Redistribution and reduction of interphotoreceptor retinoid-binding protein during ocular coronavirus infection

S. G. Robbins, B. Wiggert, G. Kutty, G. J. Chader, B. Detrick, J. J. Hooks

Research output: Contribution to journalArticle

Abstract

Inoculation of the neurotropic coronavirus mouse hepatitis virus strain JHM intravitreally or into the anterior chamber causes acute infection of the retinal pigment epithelium (RPE) and neural retina. Weeks later, many retinas have foci of moderate to severe atrophy. The effect of coronavirus infection (after intravitreal inoculation) was examined on interphotoreceptor retinoid- binding protein (IRBP), the glycolipoprotein in the interphotoreceptor matrix (IPM) thought to transport retinoids between the photoreceptors and the RPE. Changes in IRBP distribution accompanied virus-associated retinal pathology, including photoreceptor loss and RPE abnormalities. Immunohistochemistry on days 3 and 6 showed that IRBP had diffused into the neural retina away from the IPM. The IRBP became localized abnormally in the same areas as virus- induced lesions, shown by staining adjacent sections with a monoclonal antibody specific for the viral nucleocapsid protein. Moreover, the level of IRBP in isolated retinas, measured in an immunoslot-blot assay, decreased significantly by day 3 and remained low through day 23. This decrease was confirmed in eyecups isolated on day 6. It may be caused in part by loss of photoreceptors and diffusion of IRBP through the retina into the vitreous. These studies show that a virus may induce an acute, limited infection in the retina that can be cleared by the host. However, the infection initiated a series of events resulting in long-term reduction and redistribution of a critical photoreceptor protein.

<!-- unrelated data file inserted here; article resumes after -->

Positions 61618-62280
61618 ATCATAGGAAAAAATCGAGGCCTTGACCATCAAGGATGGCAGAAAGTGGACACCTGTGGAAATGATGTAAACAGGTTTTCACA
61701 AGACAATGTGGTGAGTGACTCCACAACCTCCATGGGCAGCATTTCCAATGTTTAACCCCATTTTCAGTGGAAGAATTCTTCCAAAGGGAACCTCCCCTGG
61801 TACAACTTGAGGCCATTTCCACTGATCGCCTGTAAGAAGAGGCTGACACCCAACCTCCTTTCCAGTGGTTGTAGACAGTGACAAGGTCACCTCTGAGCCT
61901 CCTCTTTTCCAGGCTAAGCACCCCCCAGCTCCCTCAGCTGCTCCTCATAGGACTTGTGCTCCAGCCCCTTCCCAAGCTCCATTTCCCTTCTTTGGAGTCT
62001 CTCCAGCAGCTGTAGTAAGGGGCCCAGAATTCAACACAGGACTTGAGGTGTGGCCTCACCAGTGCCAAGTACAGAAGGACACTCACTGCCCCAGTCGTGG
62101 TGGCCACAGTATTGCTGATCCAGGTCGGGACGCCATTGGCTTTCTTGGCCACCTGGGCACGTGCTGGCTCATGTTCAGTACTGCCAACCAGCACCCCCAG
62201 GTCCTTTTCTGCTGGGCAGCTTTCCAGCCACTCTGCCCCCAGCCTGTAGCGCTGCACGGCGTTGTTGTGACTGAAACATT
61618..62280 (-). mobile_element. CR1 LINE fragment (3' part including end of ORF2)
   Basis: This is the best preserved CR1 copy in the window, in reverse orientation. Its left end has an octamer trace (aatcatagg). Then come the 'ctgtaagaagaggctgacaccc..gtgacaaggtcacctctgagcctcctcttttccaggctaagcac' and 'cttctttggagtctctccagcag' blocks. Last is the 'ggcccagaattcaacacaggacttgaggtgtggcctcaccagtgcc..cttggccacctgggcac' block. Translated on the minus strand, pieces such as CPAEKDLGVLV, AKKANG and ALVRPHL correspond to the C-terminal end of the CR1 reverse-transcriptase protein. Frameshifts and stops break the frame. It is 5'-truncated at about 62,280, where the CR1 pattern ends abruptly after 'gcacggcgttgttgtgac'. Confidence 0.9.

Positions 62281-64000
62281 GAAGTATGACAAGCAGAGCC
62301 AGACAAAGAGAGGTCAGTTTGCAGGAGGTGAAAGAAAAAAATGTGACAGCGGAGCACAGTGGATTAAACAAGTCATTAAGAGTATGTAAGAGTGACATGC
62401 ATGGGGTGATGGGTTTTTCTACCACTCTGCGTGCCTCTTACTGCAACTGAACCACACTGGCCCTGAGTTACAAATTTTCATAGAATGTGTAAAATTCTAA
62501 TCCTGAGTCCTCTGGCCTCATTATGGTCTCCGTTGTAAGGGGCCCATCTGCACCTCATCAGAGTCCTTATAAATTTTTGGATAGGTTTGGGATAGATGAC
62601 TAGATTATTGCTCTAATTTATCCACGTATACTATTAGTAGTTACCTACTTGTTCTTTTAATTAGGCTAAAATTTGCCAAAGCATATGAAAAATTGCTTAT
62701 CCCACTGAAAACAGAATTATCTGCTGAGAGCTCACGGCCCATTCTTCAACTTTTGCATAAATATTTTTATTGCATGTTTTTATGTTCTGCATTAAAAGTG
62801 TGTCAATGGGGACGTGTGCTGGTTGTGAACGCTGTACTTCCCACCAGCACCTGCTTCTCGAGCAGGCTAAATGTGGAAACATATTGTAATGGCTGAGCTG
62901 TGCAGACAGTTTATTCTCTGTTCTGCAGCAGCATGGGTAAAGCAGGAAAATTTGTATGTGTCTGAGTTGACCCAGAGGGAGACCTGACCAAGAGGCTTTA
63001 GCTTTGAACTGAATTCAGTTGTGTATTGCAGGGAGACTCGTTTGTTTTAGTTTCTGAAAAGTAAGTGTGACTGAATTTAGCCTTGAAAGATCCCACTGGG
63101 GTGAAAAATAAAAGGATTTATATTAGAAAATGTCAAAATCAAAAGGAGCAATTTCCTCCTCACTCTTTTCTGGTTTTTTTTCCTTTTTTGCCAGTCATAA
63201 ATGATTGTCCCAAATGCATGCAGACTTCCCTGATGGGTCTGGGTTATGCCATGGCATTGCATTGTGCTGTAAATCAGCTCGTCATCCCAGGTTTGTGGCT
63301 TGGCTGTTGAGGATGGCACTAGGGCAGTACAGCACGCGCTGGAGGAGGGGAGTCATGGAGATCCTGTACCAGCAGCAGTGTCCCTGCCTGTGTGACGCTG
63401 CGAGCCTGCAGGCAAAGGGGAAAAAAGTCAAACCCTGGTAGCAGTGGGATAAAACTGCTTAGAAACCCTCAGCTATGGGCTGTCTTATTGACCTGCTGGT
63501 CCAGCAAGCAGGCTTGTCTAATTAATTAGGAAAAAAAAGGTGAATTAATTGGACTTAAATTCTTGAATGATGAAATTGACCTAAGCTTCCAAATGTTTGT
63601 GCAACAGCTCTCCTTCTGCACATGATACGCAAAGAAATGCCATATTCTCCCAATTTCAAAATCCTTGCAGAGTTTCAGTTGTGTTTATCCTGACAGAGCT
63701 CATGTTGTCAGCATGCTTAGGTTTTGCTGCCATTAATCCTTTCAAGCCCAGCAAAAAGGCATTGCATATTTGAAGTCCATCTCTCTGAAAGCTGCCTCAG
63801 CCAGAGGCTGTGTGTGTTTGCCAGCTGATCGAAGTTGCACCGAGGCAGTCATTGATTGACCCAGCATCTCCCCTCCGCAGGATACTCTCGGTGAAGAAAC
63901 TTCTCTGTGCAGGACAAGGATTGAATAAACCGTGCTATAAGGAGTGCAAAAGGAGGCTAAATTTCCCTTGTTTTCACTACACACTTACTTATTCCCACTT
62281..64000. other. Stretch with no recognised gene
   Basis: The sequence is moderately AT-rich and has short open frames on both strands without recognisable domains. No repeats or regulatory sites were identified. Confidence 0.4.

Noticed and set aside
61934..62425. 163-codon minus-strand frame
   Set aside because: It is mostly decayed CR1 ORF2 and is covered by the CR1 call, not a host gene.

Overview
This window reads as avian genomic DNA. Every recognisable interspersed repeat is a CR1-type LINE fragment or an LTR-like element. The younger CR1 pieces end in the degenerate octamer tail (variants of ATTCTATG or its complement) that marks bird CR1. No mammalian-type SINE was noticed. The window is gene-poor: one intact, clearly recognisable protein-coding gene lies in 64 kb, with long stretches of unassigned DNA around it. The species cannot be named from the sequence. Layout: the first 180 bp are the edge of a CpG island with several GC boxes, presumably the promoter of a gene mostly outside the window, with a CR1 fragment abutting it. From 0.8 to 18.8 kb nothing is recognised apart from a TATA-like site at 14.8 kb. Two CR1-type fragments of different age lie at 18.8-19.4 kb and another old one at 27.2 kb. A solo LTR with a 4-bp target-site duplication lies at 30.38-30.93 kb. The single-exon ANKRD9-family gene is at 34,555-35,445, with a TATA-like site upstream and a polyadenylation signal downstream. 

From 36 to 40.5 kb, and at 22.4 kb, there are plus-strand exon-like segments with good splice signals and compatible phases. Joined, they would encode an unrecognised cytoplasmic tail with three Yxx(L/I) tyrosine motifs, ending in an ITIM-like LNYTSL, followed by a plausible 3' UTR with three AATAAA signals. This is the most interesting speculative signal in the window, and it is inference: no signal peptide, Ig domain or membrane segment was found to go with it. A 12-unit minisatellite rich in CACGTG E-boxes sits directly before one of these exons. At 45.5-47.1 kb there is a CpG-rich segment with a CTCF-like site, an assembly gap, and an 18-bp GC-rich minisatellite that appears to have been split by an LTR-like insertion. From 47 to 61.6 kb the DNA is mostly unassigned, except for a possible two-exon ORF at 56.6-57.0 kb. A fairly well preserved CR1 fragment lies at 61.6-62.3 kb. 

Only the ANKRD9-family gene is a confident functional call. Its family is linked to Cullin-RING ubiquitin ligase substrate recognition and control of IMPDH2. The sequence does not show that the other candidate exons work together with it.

Original languageEnglish (US)
Pages (from-to)60-67
Number of pages8
JournalInvestigative Ophthalmology and Visual Science
Volume33
Issue number1
StatePublished - Jan 1 1992
Externally publishedYes

ASJC Scopus subject areas

  • Ophthalmology
  • Sensory Systems
  • Cellular and Molecular Neuroscience

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